Letter From Italy: The Paper Chase





In Italy, a surefire way to newspaper or magazine readers’ hearts is to make them an offer they can’t refuse. Free perfume, pasta, English or computer lessons, encyclopedias and video cassettes are just some of the consumer sales incentives offered by the Italian press to attract and keep readers.
From the most respectable dailies, such as the market-leading Corriere della Sera, to weekly news magazines, including Panorama and L’Espresso, to specialized publications such as the pugilist review Boxe, all major Italian titles, as well as many lesser ones, are locked in an ongoing consumer promotions battle.
The goal? To boost circulation numbers and steal or maintain market share against leading competitors.
“Italians read fewer magazines and newspapers than the European average, in large part because distribution is so poor,” says Alberto Rolla, an analyst with Pasfin Securities Sim. Believe it. There are 125 dailies in Italy, 880 in France and 1,900 in Germany, according to the European Advertising and Media Yearbook. A key reason for Italy’s lag?
Newsstand owners have successfully lobbied to keep publications out of other venues, including supermarkets, bars and gas stations.
And since newspapers and magazines are nearly impossible to find, except at street kiosks, “there is virtually no impulse buying. Publishers had to invent something to push circulation,” Rolla explains. There are home subscriptions, but a significant circulation boost is the hard-won prize for newsstand promotions.
Though publishing executives and media analysts in Italy note that promotion wars are a decade old, the battles intensified markedly in 1992, after a recession hit and circulation plummeted. Moreover, since ’95, the promotional skirmishes have grown even more frequent for Italian publishers.
And they don’t come cheap.
For instance, Corriere della Sera has a variety of promotions running for one-third of the year. It costs “from $15-20 million annually,” says Claudio Calabi, chief executive officer of parent company Rizzoli Corriere della Sera Group. Despite the cost, the newspaper has begun promoting itself seven days a week.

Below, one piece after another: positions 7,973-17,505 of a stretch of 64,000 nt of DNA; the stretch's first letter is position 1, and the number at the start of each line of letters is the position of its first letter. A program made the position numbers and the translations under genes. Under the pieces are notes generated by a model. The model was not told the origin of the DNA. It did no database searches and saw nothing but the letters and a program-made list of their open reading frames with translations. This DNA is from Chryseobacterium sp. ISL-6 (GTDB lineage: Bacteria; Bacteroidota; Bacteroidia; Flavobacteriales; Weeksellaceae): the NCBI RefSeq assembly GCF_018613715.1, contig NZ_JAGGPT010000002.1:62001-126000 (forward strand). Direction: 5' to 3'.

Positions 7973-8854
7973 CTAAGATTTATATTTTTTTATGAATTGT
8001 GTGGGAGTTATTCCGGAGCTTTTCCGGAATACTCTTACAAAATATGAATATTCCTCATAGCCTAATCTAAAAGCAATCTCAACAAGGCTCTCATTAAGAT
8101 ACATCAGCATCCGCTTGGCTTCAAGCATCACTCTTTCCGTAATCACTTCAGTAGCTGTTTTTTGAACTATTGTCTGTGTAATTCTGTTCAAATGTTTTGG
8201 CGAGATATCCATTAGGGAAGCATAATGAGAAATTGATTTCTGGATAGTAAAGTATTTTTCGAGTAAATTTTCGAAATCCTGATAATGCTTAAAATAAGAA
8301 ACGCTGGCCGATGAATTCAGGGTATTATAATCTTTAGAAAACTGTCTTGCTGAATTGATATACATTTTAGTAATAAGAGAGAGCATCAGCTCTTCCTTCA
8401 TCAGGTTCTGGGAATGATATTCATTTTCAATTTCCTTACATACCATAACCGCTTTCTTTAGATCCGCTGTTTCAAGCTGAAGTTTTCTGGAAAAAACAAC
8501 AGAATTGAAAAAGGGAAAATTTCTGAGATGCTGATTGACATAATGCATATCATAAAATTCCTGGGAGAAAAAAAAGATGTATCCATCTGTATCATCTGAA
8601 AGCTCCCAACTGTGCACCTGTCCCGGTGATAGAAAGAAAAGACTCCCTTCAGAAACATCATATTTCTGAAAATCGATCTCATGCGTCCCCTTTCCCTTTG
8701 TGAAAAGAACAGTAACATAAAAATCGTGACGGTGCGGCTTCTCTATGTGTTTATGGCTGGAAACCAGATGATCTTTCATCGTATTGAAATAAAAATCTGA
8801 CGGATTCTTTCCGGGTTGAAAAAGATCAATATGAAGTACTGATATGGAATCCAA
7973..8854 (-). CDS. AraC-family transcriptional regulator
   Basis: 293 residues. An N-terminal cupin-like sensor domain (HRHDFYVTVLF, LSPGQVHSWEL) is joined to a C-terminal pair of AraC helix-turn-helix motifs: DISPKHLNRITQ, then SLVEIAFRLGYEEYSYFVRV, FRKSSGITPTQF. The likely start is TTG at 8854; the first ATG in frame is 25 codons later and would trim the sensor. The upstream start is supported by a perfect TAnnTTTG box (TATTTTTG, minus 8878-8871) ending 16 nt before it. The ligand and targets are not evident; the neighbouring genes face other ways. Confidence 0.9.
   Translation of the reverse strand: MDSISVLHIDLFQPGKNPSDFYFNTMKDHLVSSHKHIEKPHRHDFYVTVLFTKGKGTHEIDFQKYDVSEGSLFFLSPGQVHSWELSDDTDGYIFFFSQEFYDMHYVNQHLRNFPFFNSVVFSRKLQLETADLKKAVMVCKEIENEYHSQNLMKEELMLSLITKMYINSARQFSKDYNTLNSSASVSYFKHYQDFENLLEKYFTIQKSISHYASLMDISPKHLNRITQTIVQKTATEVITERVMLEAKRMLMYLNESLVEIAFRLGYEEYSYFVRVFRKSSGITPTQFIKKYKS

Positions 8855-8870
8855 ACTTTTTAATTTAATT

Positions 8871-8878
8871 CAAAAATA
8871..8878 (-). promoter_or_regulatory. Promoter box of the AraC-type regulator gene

But neither industry executives nor local media analysts see these near-ubiquitous consumer incentive programs disappearing. The reason is simple: They work.
“The most successful promotions for the two leading newspapers, Corriere della Sera and La Repubblica, can increase daily circulation by 300,000, up to a total of 1 million copies sold per day,” says Eugenio Bona, president of Media Italia, a subsidiary of the Armando Testa advertising agency, which is based in Milan and Turin. “For the magazines L’Espresso or Panorama [which are akin to Time and Newsweek], weekly sales can grow by 150,000 copies above an average circulation of between 400,000-500,000 copies,” he says.
Of course, print publications around the world regularly use promotions to court readers. Time Warner’s Sports Illustrated, to name just one, has frequently offered the promise of free gifts to entice new subscribers. But few publishers would dare to match the Italian press’ largesse of rewarding not just subscribers but off-the-street buyers–day in and day out–with a huge assortment of giveaways.
For readers, visiting any Italian newsstand is a shopping bonanza. A newspaper and magazine junkie could stock up on promotional prizes, including perfume, courtesy of Italian Glamour, and a video of the film The Rock, starring Nicolas Cage and Sean Connery, shrink-wrapped with Panorama.
By contrast, an erotic movie accompanies the purchase of L’Espresso, while travel information produced by the Italian Touring Club is inserted inside the day’s edition of La Repubblica. Most of the items secured from day-to-day purchases are free, though some publications do charge a minor premium above the newspaper or magazine cover price.